Academic journal article Education Research International

Race Has Always Mattered: An Intergeneration Look at Race, Space, Place, and Educational Experiences of Blacks

Academic journal article Education Research International

Race Has Always Mattered: An Intergeneration Look at Race, Space, Place, and Educational Experiences of Blacks

Article excerpt

(ProQuest: ... denotes non-US-ASCII text omitted.)

Academic Editor:David Neumann

Department of Human Development, College of Community and Public Affairs, Binghamton University, Binghamton, NY 13902-6000, USA

Received 3 June 2014; Revised 2 September 2014; Accepted 10 September 2014; 1 October 2014

This is an open access article distributed under the Creative Commons Attribution License, which permits unrestricted use, distribution, and reproduction in any medium, provided the original work is properly cited.

1. Introduction

More than one hundred years after W.E.B. Du Bois made his famous declaration about the color line, Black children continue to be challenged by racism in their educational journey. This is evidenced by a number of researchers who have written about the racial gap in educational outcomes between Black and White students, which include differences in standardized test scores and high school graduation rates [1-9]. Research has shown that Black students are subjected to harsher discipline than White students,and are more likely to be placed in special education classes, thus limiting their educational potential (e.g., [10-13]).

This paper engages and builds on the critical discourse of race in education by exploring how the social links between race and geographical space provide a lens for understanding the persistence of racism in the educational experiences of Black children. The exploration of space examines the experiences of those living in a rural versus an urban location in one northern US state and what influences a Black student's experience with race, racism, and racial identity in the context of school and community. The voices of four generations of Black Americans provide an intergenerational perspective on race and racism in the school experience of Black people. The generational groups include: Elders/Silent generation (born during 1930-1949), Black Power/Baby Boomer Generation (born during 1950-1969), Generation X/Hip Hop (born during 1970-1987), and Generation Y/Millennial (born during 1988-1995).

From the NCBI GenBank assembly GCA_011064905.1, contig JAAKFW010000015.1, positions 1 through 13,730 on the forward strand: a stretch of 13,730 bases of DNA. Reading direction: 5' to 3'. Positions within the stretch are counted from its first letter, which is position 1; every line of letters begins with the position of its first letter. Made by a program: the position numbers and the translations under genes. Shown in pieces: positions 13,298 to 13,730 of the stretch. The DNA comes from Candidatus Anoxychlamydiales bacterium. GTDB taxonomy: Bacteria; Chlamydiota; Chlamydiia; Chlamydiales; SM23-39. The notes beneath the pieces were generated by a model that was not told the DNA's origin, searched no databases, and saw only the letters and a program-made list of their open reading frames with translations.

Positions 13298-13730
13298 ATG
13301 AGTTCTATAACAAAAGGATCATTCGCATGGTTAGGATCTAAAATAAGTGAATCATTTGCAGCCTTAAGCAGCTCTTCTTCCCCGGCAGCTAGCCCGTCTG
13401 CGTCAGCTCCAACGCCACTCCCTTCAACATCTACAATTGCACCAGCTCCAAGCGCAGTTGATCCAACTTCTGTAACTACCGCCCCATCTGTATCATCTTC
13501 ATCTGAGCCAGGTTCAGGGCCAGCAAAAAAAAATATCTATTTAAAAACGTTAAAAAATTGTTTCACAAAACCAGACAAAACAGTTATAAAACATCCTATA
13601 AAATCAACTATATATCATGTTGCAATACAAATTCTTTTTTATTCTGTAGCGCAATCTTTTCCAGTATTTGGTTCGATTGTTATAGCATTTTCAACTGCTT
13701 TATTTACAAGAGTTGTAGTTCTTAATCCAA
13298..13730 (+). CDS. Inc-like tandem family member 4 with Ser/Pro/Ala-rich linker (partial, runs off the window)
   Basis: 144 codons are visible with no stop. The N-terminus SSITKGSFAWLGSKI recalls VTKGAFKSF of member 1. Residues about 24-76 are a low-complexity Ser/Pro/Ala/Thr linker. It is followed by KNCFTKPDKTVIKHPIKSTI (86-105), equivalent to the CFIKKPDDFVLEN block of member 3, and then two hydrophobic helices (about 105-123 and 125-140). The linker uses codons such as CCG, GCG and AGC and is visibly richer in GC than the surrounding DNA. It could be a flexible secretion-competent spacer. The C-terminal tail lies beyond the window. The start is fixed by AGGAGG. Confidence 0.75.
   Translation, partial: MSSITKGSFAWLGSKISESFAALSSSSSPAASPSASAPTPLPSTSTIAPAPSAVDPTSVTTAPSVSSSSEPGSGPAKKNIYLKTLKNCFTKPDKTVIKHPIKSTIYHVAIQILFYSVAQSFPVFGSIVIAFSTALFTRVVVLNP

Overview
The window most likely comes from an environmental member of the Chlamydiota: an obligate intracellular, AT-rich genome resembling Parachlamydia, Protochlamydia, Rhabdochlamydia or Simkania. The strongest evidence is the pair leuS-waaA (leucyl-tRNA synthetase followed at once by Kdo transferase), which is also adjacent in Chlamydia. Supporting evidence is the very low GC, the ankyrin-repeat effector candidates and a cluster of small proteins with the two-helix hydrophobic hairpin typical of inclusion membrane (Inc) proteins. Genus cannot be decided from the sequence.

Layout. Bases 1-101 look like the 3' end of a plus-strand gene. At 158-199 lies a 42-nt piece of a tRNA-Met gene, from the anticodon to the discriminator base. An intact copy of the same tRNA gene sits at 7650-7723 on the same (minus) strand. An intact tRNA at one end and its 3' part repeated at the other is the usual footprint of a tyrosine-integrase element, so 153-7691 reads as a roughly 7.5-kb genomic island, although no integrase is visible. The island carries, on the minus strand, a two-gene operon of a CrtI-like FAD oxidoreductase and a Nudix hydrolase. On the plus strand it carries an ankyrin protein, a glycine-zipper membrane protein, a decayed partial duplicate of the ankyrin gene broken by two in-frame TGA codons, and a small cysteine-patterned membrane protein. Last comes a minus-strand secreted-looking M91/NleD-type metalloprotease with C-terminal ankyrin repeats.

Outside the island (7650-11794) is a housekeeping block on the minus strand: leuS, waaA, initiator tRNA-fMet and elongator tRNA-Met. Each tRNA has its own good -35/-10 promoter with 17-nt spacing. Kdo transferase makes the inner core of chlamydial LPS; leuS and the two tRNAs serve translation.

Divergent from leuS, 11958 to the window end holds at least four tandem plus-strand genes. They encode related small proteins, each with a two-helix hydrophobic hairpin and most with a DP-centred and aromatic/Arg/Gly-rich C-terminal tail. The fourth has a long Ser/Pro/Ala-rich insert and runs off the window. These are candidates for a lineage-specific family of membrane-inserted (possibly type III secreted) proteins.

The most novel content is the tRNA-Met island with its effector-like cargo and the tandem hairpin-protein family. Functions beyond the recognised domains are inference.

In addition to filling a void in research on the educational experiences of Blacks in the northern part of the US within an intergenerational framework, this study challenges the notion of the one size fits all approach to educational policies and programs directed at Black children. The challenges faced by Black children today require the specifics of race and space to be acknowledged in their educational experiences. As O'Connor and colleagues [2] suggest, historically specific analyses of the educational realities of Blacks can help researchers unpack and explain the variegated experiences of Black students operating in different spaces and times. These concepts, however, must be examined in a contemporary and historical context [14, 15]. This is particularly relevant today in the post-civil rights America where many educators subscribe to the rhetoric of a "post racial" social order and a colorblindness ideology [16, 17]. By ignoring the historical and contemporary existence of racist structural systems foundational to educational organizations, educators bring into their classrooms a characteristic of superficial racial tolerance [15, 16].

This study draws on the understandings of four generations of Black people from four different geographical locations. Their stories illustrate the need for further examination of the race-space nexus in the Black educational experience. The findings in this study suggest the way that students experience race may be different in smaller rural communities, with fewer populations of Black people, than in urban communities with larger populations of Black people. As such, there are salient implications for how students engage and participate inside and outside of school and how their identity development empowers or hinders them from acting on their own behalf when confronted with racism.

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